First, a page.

THE LIZARD LESSON
Dreamed 1996/12/12 by Chris Wayan
I'm an observer at the first All-Native Conference. Forerunner for a Native legislature? It's held in an awkward L-shaped room. The tribes of northern Canada are disproportionately represented--especially the large contingent of Ravens. In the elbow-center, where I sit, several teenage girls are discussing the numbers, counting the empties. Not a lot, but most of them are around us, in the middle; both ends are packed. Are things polarized? There are a lot of polar delegates...
But they're not telling our story. I am. Here's our story:
An eccentric white woman who wants to live alone in the woods buys an old cabin, and moves in. But a Native man, a delegate from the L-Shaped Conference, realizes he can take advantage of her isolation. He dresses up in a green lizard costume and skulks around the house. If he can scare her out, he can claim the house under an old, broken treaty.
Just a cheesy lizard suit, but it works: she panics and flees!
So I show up. As a shaman I have an obligation to keep the balance, and he's tipped it too far in revenge: the tribe has a collective right to reparations from the whites who stole our land, but this woman DIDN'T steal that house; he can't just terrorize her and take it. No better than 19th Century whites!
He doesn't want to listen. So I become like him--a green lizard man--and threaten to fight him if he doesn't give the house back. He doesn't think I can win--why, just because I rented the same costume he did?
Only I didn't. I'm the real thing. Real teeth, real claws. He won't believe it. "This is the modern era. No one can do that! It was all a myth..." Says it to me as my tongue flicks out, tasting his fear on the air... But he blusters, trying to cover what I can taste.
In the end I have to show him the painful way. Shred his fake hide, while he scrabbles against my scales with rubber claws. I try not to hurt him too much--but a little. Enough so he'll have a scar or two, so he'll never again deny such things are real. Fierce, ancient, impossible things--like shamans, and dinosaurs, and justice.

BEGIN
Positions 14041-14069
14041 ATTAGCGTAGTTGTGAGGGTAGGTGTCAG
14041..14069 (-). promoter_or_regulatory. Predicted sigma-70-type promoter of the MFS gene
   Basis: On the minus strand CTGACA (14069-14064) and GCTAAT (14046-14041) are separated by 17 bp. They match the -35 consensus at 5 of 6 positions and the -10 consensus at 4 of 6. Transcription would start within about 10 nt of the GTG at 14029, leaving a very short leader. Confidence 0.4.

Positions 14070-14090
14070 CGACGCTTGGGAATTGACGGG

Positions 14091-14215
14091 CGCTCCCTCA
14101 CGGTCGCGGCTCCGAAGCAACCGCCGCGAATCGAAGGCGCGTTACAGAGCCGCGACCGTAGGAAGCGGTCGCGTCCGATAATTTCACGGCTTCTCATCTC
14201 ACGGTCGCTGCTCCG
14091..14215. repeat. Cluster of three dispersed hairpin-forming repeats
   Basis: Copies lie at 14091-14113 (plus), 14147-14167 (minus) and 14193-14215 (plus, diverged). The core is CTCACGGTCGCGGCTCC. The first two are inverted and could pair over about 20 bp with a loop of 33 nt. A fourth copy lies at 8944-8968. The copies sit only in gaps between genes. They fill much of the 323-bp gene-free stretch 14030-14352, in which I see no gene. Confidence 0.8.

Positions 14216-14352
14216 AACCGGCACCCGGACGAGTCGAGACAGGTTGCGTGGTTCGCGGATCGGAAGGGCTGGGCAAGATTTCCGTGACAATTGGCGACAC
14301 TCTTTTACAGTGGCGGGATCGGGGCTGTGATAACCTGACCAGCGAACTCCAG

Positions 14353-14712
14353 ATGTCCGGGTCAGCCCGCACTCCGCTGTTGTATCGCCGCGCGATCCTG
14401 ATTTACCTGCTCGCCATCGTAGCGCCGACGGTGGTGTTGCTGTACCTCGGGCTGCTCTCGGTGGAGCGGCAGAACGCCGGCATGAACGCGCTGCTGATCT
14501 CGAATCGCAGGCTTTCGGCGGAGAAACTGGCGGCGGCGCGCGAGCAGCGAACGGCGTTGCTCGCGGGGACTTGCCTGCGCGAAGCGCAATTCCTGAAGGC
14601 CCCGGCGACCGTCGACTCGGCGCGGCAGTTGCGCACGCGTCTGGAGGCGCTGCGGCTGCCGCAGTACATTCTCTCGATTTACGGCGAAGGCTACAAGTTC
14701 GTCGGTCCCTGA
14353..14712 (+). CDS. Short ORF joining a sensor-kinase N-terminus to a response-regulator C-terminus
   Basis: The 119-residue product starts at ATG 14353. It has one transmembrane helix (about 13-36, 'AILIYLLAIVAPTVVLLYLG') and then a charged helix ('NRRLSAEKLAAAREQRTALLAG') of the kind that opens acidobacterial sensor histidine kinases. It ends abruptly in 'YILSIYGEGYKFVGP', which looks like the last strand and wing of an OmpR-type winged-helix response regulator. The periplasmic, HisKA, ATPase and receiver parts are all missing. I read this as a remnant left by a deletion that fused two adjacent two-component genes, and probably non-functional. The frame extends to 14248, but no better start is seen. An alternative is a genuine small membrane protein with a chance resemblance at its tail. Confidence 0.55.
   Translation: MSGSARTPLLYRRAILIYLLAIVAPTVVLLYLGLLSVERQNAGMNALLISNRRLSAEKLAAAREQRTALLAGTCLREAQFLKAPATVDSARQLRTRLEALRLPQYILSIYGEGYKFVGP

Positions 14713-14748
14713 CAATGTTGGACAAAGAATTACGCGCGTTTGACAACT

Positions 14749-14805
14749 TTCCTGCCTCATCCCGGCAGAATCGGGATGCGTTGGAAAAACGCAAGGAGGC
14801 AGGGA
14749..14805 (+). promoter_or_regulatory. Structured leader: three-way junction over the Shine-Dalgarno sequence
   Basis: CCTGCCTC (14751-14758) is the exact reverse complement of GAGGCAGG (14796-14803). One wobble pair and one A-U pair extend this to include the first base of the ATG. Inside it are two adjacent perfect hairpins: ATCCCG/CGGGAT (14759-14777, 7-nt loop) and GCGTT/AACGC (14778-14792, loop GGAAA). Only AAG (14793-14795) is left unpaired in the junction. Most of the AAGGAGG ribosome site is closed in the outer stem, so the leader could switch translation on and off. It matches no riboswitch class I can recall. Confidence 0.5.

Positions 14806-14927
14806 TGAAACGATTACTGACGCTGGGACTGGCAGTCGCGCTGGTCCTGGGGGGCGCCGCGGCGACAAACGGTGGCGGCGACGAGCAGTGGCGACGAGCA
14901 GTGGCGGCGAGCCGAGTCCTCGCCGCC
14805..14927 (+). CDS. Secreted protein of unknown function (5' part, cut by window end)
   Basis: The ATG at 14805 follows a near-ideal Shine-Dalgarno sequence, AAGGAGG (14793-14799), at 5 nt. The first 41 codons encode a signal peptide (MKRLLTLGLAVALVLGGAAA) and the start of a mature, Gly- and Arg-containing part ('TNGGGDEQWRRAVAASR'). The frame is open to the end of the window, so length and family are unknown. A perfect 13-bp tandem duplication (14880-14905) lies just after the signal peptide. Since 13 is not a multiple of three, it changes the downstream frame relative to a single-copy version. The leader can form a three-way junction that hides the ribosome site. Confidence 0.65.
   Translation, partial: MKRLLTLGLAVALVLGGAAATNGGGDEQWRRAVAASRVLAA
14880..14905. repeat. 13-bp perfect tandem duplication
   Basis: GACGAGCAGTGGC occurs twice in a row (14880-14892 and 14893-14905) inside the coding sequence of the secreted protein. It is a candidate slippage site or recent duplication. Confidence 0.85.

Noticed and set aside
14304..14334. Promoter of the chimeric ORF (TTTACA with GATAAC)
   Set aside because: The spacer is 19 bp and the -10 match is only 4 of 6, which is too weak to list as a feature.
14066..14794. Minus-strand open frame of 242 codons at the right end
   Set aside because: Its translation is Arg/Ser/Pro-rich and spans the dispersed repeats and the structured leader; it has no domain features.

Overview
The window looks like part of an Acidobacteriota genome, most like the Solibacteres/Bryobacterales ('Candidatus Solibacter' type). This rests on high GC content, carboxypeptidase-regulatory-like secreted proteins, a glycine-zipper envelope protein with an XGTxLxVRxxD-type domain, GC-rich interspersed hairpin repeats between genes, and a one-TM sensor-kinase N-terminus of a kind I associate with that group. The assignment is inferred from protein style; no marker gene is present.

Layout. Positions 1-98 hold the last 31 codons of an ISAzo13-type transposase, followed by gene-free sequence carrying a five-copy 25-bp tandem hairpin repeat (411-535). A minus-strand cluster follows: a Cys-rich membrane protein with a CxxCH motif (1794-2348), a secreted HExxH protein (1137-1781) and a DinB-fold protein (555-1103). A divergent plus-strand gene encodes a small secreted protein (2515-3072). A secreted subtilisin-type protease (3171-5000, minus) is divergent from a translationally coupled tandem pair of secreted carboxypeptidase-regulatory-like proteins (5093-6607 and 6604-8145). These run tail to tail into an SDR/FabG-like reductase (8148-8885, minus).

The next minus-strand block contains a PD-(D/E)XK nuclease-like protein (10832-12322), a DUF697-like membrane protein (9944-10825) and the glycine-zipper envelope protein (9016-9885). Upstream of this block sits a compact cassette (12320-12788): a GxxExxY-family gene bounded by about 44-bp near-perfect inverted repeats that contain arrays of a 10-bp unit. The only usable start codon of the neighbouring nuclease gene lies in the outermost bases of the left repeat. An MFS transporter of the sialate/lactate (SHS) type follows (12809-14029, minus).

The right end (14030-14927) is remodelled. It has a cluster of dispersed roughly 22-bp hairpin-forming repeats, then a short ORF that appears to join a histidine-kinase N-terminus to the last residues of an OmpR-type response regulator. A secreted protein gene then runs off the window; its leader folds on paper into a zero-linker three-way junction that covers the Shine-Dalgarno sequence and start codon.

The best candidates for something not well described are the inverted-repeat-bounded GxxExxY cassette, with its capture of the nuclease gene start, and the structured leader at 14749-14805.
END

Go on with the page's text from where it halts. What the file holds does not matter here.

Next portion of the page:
I'd like to end the story there, but I can't, because his daughter or niece is kind of a shaman herself. She lives in a woven brush hut, a wattle dome. She's skinny, with long black hair, a slightly tricky foxy face. Attractive, I guess, but sneaky. Well, she sets out to get a house for HERself too! And she knows the family game--she puts on a party outfit and fakes a transformation too, and scares someone out of their house--maybe even the SAME house! I have to go in and confront her, tell her she has a legitimate claim to a decent home, but not the right to terrorize innocents. And she mocks me too, refuses to believe me; so I must turn myself into the creature SHE pretends to be... and drive her out.
In white stories, things like this usually come in threes. In our tales, it's usually four. Or, of course, once. Some folks learn fairness the first time. But a tale that goes in two? You never hear tales with two. So I kept waiting for crisis number three, and maybe four. All day I wait. Sitting in the L-Shaped Room, watching the conference, I wait.
But three and four never come. The trouble's over, as suddenly as it started. They learned their lessons, and show up the next day as delegates, scratched and limping and very very polite delegates, not wearing big rubber animal suits.
The end. I guess.
And I'm still trying to figure out just what the hell this teaching-story was trying to teach ME.
NOTES NEXT MORNING
I dreamed this before Nunavut won autonomy, before the Native legislature convened, before there was any coverage of the issue at all, down south here, where I live. I did think the dream was from the future, but a future generations ahead. Not months!
Maybe that's the lesson. Things you're sure will take forever, battles you're sure will come up three or four times, wars you're sure are only half over... sometimes those things can change. Fast.
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